Q: Did jazz come from Latin America?
A: In part. Jazz may be quintessentially American, but its origins were transnational.
The origins of jazz are complex. Ragtime was a key precursor of the genre as were vaudeville, early blues, the Clef Club Orchestra of James Reese Europe, and the stride piano style developed by New York-based musicians such as James P. Johnson and Willie “The Lion” Smith. In addition to these elements, nearly every version of early jazz history also mentions the innovations of African American musicians in New Orleans. According to one version of this story, New Orleans jazz resulted from the meeting of two Black communities in the city. Uptown Blacks like King Oliver and Louis Armstrong, whose families migrated from the plantations of the South, grew up with the uninhibited, ecstatic music of the sanctified church, while downtown Creoles like Sydney Bechet and Jelly Roll Morton, members of a prosperous, urban community, enjoyed a long tradition of music education.
Yet this account of early jazz in New Orleans is incomplete because it neglects the deep transnational currents that have long influenced the city’s musical culture. Located on the Gulf of Mexico and for 40 years (1763-1803) an outpost of the Spanish colonial empire, New Orleans was very much a part of a larger Gulf region with close connections to both Mexico and Cuba. According to one analysis, 24 percent of the city’s first-generation jazz artists born before 1900 were of Hispanic heritage, and many others had direct family ties to the French Caribbean.
The sounds of the Caribbean were omnipresent in New Orleans thanks to the constant circulation of musicians. In a 1938 interview at the Library of Congress, the pianist Jelly Roll Morton famously described the “Spanish tinge” he put in his music by emulating the habaneras he heard growing up: “if you can't manage to put tinges of Spanish in your tunes, you will never be able to get the right seasoning, I call it, for jazz.” In Morton’s song, “The Crave,” you can hear him playing clear habanera and tresillo bass patterns with his left hand, while his right hand plays the melody.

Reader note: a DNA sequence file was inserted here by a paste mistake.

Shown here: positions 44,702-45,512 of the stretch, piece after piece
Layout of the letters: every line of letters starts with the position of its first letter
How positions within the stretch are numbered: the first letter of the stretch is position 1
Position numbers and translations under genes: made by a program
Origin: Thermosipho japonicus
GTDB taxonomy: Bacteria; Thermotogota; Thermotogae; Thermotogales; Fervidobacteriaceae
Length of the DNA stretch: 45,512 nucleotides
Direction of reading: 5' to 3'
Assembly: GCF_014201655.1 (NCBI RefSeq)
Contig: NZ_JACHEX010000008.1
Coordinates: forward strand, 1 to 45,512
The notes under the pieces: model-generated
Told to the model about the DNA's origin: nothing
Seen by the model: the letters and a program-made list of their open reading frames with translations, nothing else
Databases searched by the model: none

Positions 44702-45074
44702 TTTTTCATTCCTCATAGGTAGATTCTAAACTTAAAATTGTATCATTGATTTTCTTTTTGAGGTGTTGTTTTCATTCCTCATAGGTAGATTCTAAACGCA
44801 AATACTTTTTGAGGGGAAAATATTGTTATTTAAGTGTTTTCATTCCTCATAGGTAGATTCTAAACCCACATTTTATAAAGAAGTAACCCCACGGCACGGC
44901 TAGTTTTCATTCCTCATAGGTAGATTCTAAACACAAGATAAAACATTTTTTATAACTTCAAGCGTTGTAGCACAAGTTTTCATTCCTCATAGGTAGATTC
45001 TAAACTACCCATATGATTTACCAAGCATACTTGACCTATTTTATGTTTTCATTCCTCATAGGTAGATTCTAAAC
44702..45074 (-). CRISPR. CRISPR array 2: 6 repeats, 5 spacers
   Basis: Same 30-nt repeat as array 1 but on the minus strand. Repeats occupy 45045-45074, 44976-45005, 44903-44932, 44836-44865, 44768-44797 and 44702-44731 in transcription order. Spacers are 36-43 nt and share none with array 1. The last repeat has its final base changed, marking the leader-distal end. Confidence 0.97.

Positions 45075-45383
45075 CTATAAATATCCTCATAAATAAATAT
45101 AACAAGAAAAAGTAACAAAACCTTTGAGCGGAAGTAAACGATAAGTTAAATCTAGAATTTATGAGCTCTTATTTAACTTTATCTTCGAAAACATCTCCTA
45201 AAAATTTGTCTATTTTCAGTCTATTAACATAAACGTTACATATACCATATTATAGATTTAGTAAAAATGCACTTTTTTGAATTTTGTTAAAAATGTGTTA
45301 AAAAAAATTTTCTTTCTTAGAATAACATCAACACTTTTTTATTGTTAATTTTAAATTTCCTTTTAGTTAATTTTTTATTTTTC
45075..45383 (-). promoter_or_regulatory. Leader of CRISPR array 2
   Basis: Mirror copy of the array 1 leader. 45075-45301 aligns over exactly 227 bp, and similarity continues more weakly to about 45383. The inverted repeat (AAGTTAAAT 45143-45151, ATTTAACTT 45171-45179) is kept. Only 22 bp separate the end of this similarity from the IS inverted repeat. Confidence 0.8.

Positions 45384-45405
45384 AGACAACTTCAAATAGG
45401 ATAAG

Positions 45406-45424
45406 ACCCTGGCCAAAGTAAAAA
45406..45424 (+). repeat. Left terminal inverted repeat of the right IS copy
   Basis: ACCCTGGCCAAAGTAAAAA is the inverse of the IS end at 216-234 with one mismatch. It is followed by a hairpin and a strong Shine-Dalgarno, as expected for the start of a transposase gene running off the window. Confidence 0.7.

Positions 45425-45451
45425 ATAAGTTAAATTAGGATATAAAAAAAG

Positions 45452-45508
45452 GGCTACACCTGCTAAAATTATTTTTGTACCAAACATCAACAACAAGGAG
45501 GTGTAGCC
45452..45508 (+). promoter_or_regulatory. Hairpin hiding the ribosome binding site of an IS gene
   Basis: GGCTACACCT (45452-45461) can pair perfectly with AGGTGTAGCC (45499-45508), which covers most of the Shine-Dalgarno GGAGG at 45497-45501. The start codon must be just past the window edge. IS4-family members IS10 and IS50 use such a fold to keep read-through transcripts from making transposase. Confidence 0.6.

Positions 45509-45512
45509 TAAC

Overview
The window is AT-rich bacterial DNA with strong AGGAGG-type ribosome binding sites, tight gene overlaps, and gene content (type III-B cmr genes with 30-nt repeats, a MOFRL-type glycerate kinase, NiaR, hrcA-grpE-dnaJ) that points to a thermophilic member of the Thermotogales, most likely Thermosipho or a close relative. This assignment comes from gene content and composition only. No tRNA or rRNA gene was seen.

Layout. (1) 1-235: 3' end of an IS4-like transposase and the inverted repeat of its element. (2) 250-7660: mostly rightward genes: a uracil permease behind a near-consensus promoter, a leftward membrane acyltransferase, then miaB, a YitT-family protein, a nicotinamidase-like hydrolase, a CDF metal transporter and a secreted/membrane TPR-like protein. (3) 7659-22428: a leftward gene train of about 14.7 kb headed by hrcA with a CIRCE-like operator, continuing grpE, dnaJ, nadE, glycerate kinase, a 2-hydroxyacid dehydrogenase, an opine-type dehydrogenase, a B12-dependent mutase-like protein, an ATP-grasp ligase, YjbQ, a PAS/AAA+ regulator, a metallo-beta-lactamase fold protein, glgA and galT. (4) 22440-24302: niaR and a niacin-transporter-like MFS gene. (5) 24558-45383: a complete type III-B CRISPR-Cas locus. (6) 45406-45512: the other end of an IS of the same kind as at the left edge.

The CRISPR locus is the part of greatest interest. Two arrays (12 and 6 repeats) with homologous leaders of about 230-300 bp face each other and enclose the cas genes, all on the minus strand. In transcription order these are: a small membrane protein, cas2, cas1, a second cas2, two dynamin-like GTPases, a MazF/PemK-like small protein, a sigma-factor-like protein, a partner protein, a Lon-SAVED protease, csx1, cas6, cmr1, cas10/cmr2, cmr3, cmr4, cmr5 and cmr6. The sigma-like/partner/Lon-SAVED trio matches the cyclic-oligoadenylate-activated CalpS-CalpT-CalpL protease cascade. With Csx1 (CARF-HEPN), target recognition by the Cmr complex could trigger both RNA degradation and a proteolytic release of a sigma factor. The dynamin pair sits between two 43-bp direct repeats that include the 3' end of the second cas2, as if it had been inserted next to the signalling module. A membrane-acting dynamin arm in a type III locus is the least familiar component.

But recent scholarship suggests that the influence of Latin American -- and particularly Cuban -- music on early jazz goes well beyond the presence of certain bass lines. The danzón was the most popular Cuban dance in the late nineteenth and early twentieth centuries, and many Mexican and Cuban bands that visited New Orleans in these years specialized in the genre. As the musicologists Alejandro Madrid and Robin Moore have shown, early danzón recordings reveal two features that were central to the form of jazz being developed at this time: polyphony (multiple melodies played simultaneously) and improvisation.
Take “La Patti negra,” a danzón by the Cuban Orquesta de Pablo Valenzuela and recorded by Edison in 1907. The song was written in homage to Matilda Sissieretta Joyner Jones, an African American soprano whose stage name was “The Black Patti." Here the melody is performed on violin and clarinet. If you listen closely you can tell that the violin and clarinet are not playing exactly the same notes. Now here is another section of the recording, in which the violins and clarinet play roughly the same thing twice in a row. But in this section, you can also hear a bunch of other horns playing a lower melody as well as a cornet, or small trumpet, improvising (inventing in other words) yet another tune. The New Orleans jazz that would become famous in the late 1910s would feature just this sort of raucous polyphony and improvisation. Here, ten years earlier, was a Cuban band, with no known history of travel to New Orleans, playing in a strikingly similar style.
For an example of what African American musicians from New Orleans would be doing with polyphony and improvisation in the 1920s, here is “Dippermouth Blues,” recorded in 1923 by King Oliver’s Creole Jazz Band.
Evidence like this suggests that the development of New Orleans jazz was made possible by the rich, transnational cultural flows that were typical of the city.
- Thomas Brothers, Louis Armstrong's New Orleans (Norton, 2007)
- Alejandro L. Madrid and Robin D. Moore, Danzón: Circum-Carribean Dialogues in Music and Dance (Oxford, 2013).
- Bruce Boyd Raeburn, “Beyond the ‘Spanish tinge’: Hispanics and Latinos in Early New Orleans Jazz,” In Eurojazzland, edited by Luca Cerchiari, Laurent Cugny and Frank Kerschbaumer (Northeastern University Press, 2012), 21–46.
Find even more on this topic in our bibliography.